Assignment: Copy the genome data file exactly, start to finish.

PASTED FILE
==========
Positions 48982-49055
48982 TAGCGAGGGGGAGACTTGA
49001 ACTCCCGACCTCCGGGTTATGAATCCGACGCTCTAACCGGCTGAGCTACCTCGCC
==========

Positions 48982-49055
48982 TAGCGAGGGGGAGACTTGA
49001 ACTCCCGACCTCCGGGTTATGAATCCGACGCTCTAACCGGCTGAGCTACCTCGCC